How to Take Care of Your Mental Health During Exam Season

For students of all ages, exam season can be difficult. The often-excessive workload and the pressure to perform well can have a serious negative impact on mental health. During this time, anxiety, tension, and burnout are typical experiences. For this reason, it’s important to emphasize self-care and use mental health support techniques.

We’ll look at useful strategies and tactics in this post to help you control your stress, stay on task, and keep your mind clear during your tests. You can improve your performance and approach your tests with more resilience and confidence if you take proactive measures to take care of your mental health.

Understanding exam stress

Exam stress is the tense, anxious sensation that results from taking tests. It’s common to experience some anxiety before big exams, papers, presentations, or assessments. In fact, a little worry can push you and motivate you to put in more effort. When exam stress affects your performance and prevents you from meeting your learning and academic objectives, it becomes a problem.

Signs of exam stress

Physical signs:

  • Pounding heartbeat
  • Stiff muscles
  • Headache
  • Excessive sweating
  • Stomach-ache
  • Nausea
  • Frequent bowel movement
  • Dry mouth
  • Difficulty sleeping

Behavioral signs:

  • Restless movements
  • Chewing on nails
  • Increase use of tobacco, drinking, or eating

Mental and emotional signs:

  • Difficulty concentrating
  • Racing thoughts
  • Constant Worry
  • Intense feelings of fear, dread, or helplessness

Why exam stress happens

Exam stress can originate from a variety of sources, and effective stress management requires an understanding of these factors. Stress levels can be greatly impacted by lifestyle choices including inadequate sleep, eating poorly, using stimulants like coffee and energy drinks, not getting enough exercise, managing your time poorly, and not prioritizing your responsibilities.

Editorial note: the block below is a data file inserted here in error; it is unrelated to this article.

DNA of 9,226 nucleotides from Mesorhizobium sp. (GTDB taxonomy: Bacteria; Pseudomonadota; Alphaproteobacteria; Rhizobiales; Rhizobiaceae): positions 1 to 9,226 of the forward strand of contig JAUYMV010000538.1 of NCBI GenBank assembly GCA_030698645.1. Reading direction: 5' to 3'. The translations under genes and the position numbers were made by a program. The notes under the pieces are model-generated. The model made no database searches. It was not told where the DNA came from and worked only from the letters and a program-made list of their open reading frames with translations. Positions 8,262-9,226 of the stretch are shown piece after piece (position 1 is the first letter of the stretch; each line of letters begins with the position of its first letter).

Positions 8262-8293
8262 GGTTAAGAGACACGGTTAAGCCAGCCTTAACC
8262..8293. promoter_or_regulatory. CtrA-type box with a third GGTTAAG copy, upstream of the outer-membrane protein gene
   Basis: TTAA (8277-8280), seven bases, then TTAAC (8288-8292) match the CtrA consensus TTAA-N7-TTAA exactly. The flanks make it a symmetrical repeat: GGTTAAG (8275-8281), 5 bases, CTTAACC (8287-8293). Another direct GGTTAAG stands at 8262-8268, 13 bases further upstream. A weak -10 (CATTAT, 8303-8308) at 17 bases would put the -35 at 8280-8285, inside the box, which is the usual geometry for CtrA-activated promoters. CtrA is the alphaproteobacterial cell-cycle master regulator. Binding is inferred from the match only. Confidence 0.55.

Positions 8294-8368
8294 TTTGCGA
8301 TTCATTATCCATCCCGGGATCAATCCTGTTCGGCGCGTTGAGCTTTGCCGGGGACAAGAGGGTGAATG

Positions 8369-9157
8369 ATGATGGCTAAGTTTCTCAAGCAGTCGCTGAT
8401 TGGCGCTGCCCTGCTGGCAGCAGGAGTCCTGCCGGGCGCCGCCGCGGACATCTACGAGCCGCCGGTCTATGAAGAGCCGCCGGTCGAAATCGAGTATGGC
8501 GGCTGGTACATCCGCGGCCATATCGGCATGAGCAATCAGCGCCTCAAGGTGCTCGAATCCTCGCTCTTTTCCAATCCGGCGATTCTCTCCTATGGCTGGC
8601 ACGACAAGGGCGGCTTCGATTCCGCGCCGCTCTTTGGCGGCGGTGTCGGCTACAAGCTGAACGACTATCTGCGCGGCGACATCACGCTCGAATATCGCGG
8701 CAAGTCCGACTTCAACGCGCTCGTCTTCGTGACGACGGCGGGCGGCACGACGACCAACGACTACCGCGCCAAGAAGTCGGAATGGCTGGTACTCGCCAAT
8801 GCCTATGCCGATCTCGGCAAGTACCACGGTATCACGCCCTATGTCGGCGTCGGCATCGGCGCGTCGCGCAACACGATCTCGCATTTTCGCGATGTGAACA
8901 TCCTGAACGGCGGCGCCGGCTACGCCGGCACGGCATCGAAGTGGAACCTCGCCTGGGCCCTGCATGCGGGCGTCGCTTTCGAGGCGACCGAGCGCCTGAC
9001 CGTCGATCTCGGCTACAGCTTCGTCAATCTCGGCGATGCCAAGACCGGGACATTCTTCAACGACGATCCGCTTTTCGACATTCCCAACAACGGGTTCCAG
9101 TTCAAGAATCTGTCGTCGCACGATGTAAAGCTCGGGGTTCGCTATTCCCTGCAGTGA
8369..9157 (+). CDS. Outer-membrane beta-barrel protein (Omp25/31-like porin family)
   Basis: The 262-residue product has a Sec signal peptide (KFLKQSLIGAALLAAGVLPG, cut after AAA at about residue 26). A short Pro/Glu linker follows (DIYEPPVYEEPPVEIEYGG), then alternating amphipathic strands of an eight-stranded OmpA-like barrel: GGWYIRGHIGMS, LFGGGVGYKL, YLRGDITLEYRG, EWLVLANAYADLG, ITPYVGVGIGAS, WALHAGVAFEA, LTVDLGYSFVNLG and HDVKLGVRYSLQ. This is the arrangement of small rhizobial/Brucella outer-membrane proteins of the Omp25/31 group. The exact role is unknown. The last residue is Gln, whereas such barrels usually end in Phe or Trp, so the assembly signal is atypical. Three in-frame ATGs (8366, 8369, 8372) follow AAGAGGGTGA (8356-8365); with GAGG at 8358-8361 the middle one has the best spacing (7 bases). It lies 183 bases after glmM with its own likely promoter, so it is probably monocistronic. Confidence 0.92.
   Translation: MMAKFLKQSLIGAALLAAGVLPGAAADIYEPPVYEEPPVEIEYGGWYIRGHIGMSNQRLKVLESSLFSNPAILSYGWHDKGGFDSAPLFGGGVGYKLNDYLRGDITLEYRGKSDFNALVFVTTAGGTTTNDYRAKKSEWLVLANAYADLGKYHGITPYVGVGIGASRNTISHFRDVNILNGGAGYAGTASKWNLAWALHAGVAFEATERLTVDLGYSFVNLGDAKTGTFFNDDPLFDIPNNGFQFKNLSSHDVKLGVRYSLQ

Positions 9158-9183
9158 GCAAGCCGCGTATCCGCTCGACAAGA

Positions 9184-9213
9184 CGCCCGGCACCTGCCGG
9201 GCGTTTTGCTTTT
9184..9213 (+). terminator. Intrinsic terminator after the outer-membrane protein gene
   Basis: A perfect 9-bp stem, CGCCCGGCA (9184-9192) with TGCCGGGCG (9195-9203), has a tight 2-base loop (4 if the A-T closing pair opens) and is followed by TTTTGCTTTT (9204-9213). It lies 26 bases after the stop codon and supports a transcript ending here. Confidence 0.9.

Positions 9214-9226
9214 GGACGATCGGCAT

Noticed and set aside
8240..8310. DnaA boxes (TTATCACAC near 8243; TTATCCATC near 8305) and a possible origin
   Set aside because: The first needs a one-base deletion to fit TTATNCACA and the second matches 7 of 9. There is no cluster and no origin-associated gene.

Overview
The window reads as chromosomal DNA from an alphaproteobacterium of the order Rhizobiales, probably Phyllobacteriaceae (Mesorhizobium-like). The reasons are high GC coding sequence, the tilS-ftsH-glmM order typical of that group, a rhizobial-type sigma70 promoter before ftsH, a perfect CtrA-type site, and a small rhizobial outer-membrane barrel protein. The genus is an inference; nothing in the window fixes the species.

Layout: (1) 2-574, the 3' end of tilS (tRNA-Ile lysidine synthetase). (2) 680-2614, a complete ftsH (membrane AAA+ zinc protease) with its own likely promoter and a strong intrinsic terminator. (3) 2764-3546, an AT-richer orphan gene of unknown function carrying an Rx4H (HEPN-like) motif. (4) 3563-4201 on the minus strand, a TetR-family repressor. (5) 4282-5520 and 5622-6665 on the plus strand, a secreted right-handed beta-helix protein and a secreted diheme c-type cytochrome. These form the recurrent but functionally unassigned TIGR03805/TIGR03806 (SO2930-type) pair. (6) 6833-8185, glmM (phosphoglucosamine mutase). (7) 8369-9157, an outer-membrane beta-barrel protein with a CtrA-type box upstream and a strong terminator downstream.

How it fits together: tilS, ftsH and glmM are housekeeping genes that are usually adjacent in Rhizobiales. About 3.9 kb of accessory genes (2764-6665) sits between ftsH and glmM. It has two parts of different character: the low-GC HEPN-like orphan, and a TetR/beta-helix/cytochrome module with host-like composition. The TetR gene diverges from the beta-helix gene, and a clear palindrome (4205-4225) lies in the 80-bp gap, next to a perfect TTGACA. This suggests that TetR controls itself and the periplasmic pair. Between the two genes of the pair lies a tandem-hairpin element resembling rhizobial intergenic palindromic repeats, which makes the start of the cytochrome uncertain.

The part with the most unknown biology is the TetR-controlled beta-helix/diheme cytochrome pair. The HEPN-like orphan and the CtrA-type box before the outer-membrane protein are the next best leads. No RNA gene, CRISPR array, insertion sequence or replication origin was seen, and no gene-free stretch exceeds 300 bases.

Major stressors can also come from information demands, such as not knowing how to prepare for exams, not having enough academic knowledge on course requirements and exam dates, and not knowing how to reduce stress. Stress is further increased by inefficient study techniques like cramming, all-nighters, passive reading, erratic memory, and disorganized notes.

Stress during exams can also be greatly increased by psychological factors, such as feeling helpless over the exam process, negative self-talk (like “I’m not smart enough,” “I’ll fail this exam”), irrational beliefs (like “If I don’t pass, everyone will lose respect for me”), unrealistic expectations (like “I must get an A or I’m worthless”), and catastrophic thinking (like “I’ll fail no matter what”). Having a thorough understanding of these variables can aid in creating effective management and stress-reduction plans for exams.

Ways to Cope with Exam Stress

Boost Your Exam-Taking and Studying Capabilities: